What is Nickel?
Nickel is a chemical element with symbol Ni and atomic number 28. It is a silvery-white lustrous metal with a slight golden tinge. Nickel belongs to the transition metals and is hard and ductile. Pure nickel, powdered to maximize the reactive surface area, shows a significant chemical activity, but larger pieces are slow to react with air under standard conditions because an oxide layer forms on the surface and prevents further corrosion (passivation). Even so, pure native nickel is found in Earth’s crust only in tiny amounts, usually in ultramafic rocks and in the interiors of larger nickel–iron meteorites that were not exposed to oxygen when outside Earth’s atmosphere.
Where Nickel is Used?
Nickel-containing materials play a major role in our everyday lives – food preparation equipment, mobile phones, medical equipment, transport, buildings, power generation – the list is almost endless. They are selected because – compared with other materials – they offer better corrosion resistance, better toughness, better strength at high and low temperatures, and a range of special magnetic and electronic properties.
Most important are alloys of iron, nickel and chromium, of which stainless steels (frequently 8-12% nickel) are the largest volume. Nickel based alloys – like stainless steel but with higher nickel contents – are used for more demanding applications such as gas turbines and some chemical plants.
In addition, iron and nickel alloys are used in electronics and specialist engineering, while copper-nickel alloys are used for coinage and marine engineering.
There are about 3000 nickel-containing alloys in everyday use. About 90% of all new nickel sold each year goes into alloys, two-thirds going into stainless steel.
Nickel metal is used to provide hard-wearing decorative and engineering coatings as ‘nickel-plating’ or ‘electroless nickel coating’ or ‘electroforming’. When used with a top layer of chromium, it is popularly known as ‘chrome-plating’. When done in combination with silicon carbide it is known as composite plating.
Nickel is a key part of several rechargeable battery systems used in electronics, power tools, transport and emergency power supply. Most important today are nickel-metal hydride (NiMH).
Nickel is a key ingredient in many catalysts used to make chemical reactions more efficient.
Nickel use is growing at about 4% each year while use of nickel-containing stainless steel is growing at about 6%. The fastest growth today is seen in the newly and rapidly industrializing countries, especially in Asia. Nickel-containing materials are needed to modernize infrastructure, for industry and to meet the material aspirations of their populations.
Much more about all these applications of nickel can be found in Nickel Use in Society and the Material Selection and Use areas of the web site.
A list of some of the major nickel alloy and nickel stainless steel producers in the world is available here.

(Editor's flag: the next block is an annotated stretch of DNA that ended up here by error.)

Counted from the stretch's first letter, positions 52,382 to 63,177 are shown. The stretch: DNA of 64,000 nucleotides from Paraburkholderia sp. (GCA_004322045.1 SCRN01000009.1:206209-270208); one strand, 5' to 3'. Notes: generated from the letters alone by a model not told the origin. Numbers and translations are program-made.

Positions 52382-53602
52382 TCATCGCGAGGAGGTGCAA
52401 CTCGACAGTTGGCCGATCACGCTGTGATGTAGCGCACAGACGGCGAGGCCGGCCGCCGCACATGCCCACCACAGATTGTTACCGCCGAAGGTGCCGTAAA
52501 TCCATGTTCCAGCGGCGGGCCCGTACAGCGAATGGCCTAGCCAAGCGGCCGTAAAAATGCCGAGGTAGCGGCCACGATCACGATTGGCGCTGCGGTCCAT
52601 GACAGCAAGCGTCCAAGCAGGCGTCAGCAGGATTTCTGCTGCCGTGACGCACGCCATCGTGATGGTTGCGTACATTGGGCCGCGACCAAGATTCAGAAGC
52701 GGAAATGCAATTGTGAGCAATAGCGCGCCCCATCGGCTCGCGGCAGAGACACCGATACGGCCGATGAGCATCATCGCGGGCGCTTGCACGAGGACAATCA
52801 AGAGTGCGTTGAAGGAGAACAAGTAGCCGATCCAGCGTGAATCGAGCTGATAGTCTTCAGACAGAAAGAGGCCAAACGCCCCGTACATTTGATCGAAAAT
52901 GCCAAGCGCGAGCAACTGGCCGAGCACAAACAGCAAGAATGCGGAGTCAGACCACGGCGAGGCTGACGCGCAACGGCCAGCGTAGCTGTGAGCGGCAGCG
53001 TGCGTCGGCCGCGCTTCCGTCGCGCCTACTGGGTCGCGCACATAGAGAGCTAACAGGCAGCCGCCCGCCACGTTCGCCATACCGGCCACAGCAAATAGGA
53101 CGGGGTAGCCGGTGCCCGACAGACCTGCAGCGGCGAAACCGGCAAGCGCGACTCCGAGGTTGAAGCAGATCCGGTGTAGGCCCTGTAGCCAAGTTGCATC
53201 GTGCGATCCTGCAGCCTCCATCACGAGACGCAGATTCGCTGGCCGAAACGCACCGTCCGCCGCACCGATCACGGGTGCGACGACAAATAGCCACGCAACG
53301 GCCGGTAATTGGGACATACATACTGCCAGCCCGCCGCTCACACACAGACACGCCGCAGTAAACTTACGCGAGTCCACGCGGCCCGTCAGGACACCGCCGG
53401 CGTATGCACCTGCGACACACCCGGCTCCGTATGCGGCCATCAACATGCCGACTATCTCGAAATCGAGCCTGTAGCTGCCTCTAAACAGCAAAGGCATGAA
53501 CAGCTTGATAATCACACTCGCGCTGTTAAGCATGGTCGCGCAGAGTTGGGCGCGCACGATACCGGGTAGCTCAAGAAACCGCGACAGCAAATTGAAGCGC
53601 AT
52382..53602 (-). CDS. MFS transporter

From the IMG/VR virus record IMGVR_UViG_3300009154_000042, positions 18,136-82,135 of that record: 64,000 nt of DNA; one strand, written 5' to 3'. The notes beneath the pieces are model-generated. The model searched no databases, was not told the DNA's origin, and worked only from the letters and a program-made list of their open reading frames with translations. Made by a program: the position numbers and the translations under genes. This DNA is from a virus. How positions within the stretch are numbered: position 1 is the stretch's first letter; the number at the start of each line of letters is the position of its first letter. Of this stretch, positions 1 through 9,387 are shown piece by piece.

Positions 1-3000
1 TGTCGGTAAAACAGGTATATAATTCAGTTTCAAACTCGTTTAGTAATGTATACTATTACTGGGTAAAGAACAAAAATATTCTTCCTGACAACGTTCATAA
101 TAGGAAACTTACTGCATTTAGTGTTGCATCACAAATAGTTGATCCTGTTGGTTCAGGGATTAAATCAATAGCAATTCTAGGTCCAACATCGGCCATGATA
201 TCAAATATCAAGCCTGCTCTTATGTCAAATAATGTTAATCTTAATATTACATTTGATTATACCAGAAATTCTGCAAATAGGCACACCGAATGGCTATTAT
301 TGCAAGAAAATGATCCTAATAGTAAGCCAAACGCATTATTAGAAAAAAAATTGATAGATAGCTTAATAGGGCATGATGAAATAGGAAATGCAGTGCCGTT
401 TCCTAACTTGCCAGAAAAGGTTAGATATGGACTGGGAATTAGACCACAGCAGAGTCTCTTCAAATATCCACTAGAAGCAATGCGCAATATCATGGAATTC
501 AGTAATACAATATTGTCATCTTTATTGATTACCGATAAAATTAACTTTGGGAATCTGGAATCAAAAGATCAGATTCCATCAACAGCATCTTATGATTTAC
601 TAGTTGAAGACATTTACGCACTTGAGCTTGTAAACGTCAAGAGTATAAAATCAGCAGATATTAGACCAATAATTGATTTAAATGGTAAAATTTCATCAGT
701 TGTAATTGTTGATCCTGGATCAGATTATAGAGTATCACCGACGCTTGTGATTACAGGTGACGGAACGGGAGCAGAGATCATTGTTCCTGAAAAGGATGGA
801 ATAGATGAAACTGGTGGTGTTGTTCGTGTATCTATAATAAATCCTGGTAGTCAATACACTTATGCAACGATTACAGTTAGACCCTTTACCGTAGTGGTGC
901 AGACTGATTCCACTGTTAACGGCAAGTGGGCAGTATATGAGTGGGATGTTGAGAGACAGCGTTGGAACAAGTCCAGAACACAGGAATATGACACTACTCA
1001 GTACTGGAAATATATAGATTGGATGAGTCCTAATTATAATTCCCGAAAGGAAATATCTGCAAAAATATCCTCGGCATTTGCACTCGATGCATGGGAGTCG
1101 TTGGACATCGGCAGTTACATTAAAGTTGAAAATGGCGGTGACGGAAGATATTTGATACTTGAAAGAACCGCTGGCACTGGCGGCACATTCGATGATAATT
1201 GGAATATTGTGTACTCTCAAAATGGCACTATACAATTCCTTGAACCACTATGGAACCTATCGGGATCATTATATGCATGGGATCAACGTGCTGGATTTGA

Also read : Nickel Discovery in Nigeria
Why Nickel is Used?
Most nickel-containing products have long useful lives. Average life is probably 25-35 years, with many applications lasting much longer. Nickel containing products frequently can provide optimum solutions to practical challenges at a lower total cost and with more efficient use of resources, including energy.
At the end of their useful life, nickel-containing products can be collected and recycled for future use and re-use. Nickel is one of the most recycled materials globally. It is collected and recycled, mostly in the form of alloys. About half of the nickel content of a stainless steel product today will have come from recycled sources.
Nickel is of considerable economic and strategic importance to many countries, as can be appreciated from the wide diversity of end-use industries which it serves. It is traded on the London Metal Exchange.
The International Nickel Study Group, based in Lisbon, Portugal, is an inter-governmental body which publishes monthly statistics on nickel supply and demand, and acts as a forum for the exchange of information and views on nickel trends.
Nickel and nickel compounds can in certain circumstances be associated with toxicity, carcinogenicity and with dermal sensitization. Most of the practical risks associated with nickel hazards are seen in certain complex processes used in nickel production and refining. The risks are well known and are managed and controlled by specific workplace regulation.
In the nickel industry’s view, significant risks are not normally associated with the use of nickel, nickel-containing alloys or nickel-containing products, with the exception of the use of nickel and some nickel alloys in jewellery.
Nickel use makes a very high practical contribution to improvements of health, safety and protection of the environment. Society will lose a lot more than it will gain if it adopts an excessively precautionary approach to the assessment and management of the risks associated with nickel.
Photo Credit Nickel Institute